At that time I had not learnt the “Six-and-Half-Point Staff” and the “Fifth Brother Eight-Trigram Staff”. I later leaned the “Six-and-Half-Point Staff” because Uncle Righteousness asked me to. I learned the “Fifth Brother Eight-Trigram Staff” because it was an offer.
Sifu Chow Kok Chee, a famous kungfu master living in Kuala Lumpur, the capital of Malaysia, wanted me to teach him Lion Dance and some weapon sets, namely the Big Trident, the Crescent Moon Spear, and the Crescent Moon Spade, which I had learned elsewhere. He was extremely generous. A main reason for his generosity was that we were childhood friends. He listed his sets for me to choose, including his best. Naturally I chose the best, namely “Fifth Brother Eight-Trigram Staff”of Hoong Ka Kungfu, “Cosmos Pa Kua Palm” of Choy-Li-Fatt Kungfu, and “Big Boss Fist” of Ngok Ka Kungfu.
“Cosmos Pa Kua Palm” and “Big Boss Fist” may not be wildly known, but they are very effective for combat. Sifu Chow Kok Chee was a terrific fighter in his young days, at a time when the fist more than law ruled society. He told me he fought more than 200 street fights, many of them were ambushes where he was attacked by multiple assailants with weapons like choppers, spikes, acid and powdered glass! His “Cosmos Pa Kua Palm” helped him to evade, and his “Big Boss Fist”, where the fist was held with the middle knuckle protruding out, sometimes called an “elephant fist”, helped him to strike down assailants.
He has a small scar at the side of his face where he was burnt by acid. He told me he could be blind had he dodged a second late when an attacker threw acid at his face. He has a long, big scar on his back, a reminder of his survival from a scimitar attack. He said he could be dead had he not trained “Sap Sam Tai Poh” or the “Art of Thirteen Grand Guards” which enabled him to withstand weapon attacks on his body. Such fights were barbaric and we are glad we no longer live in such an era and in such a lawless society. But it shows how naive some modern softies are when they ask whether kungfu could be used for fighting!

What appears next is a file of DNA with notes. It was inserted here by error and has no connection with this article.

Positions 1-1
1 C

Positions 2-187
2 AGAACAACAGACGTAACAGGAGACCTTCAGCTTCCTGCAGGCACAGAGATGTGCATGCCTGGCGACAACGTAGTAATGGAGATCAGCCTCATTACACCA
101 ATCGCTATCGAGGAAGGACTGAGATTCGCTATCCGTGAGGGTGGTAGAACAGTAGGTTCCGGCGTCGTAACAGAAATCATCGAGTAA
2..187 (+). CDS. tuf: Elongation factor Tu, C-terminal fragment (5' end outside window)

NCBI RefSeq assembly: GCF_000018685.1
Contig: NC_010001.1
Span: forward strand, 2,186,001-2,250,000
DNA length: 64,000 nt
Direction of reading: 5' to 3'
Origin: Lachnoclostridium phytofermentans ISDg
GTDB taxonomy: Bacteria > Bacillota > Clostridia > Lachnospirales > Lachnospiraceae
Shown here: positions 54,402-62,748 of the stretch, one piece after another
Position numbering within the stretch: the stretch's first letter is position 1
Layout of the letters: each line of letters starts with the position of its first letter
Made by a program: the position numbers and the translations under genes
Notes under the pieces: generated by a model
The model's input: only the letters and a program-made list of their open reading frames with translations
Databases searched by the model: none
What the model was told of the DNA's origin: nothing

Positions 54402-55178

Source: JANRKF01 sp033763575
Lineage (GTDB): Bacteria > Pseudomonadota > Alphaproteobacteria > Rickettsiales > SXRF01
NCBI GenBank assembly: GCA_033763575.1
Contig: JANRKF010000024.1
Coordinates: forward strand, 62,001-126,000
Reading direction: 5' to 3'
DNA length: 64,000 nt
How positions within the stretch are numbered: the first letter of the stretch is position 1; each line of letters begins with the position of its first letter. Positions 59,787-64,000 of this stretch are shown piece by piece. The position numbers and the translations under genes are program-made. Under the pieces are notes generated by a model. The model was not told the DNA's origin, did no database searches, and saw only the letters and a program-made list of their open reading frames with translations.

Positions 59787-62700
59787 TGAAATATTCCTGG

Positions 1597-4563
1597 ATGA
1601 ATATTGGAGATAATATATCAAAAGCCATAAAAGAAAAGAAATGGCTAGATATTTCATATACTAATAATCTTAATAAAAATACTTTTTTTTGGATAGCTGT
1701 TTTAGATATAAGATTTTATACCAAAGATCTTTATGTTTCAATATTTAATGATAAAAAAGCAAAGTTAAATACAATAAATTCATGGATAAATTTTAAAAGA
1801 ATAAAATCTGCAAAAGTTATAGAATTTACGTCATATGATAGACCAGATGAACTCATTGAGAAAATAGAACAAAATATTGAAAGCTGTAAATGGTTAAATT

I was curious about the “Art of Thirteen Grand Guards”. Sifu Chow told me that he achieved this through his training of “Thiew Harng Kung” or “Consistent-Lifting Art” of Ngok Ka Kungfu. I knew that “Thiew Harng Kung” was an extremely secretive art. So I grabbed the opportunity and asked if he could show me. In his generosity, which is typical of real kungfu masters, he not only showed me but also taught me the art.
I would like to share with you an interesting real-life story concerning the “Consistent-Lifting Art” of Ngok Ka Kungfu. The patriarch of Ngok Ka Kungfu was Loong Poh. That was his nickname; his real name was Chan Khoon Poh. “Loong Poh” means “Poh the Deaf”. When he was a student training his “Consistent-Lifting Art”, his master was annoyed and gave him a slap on his face so hard that it deafened him for life, resulting in his nickname “Loong Poh”.
Loong Poh never stopped training his “Consistent-Lifting Art” daily. When Sifu Chow visited him in his cottage he was hitting himself hard with an iron bar. Loong Poh was then more than seventy years old! “Sifu,” Sifu Chow said to Loong Poh, “you are already so powerful. Why don't you take a break?”
“Oh no,” Loong Poh said with a voice like a ringing bell, “I'm not powerful yet. I can't stop training even for a day. My internal force will deteriorate if I don't train.” Sifu Chow told me this old master really thought he was not powerful enough.
One day a high ranking Taekwondo master came to challenge Loong Poh. Sifu Chow was present and he came forward to take the challenge instead, wishing to teach the Taekwondo master a lesson for challenge an old man.
“Thank you, young man,” Loong Poh said to Sifu Chow, “but this master wants to challenge me and not you. Give me a chance to test whether my kungfu is still usable.”
The Taekwondo master charged forward with double flying kicks coming at full force at the old man. Sifu Chow thought to himself, “Easy. Just side step and strike the opponent's legs while he is still in the air”, something like what we in Shaolin Wahnam do using the pattern “Lohan Strikes Drum”, except that the strike would be high at the legs in the air instead of striking low.
But to his horror, Sifu Chow found Loong Poh just walked forward into the kicks. “I thought to myself how could he do this!” Sifu Chow said to me.
But the Taekwondo master was bounced back many feet with a loud noise. He couldn't get up, both his legs were fractured.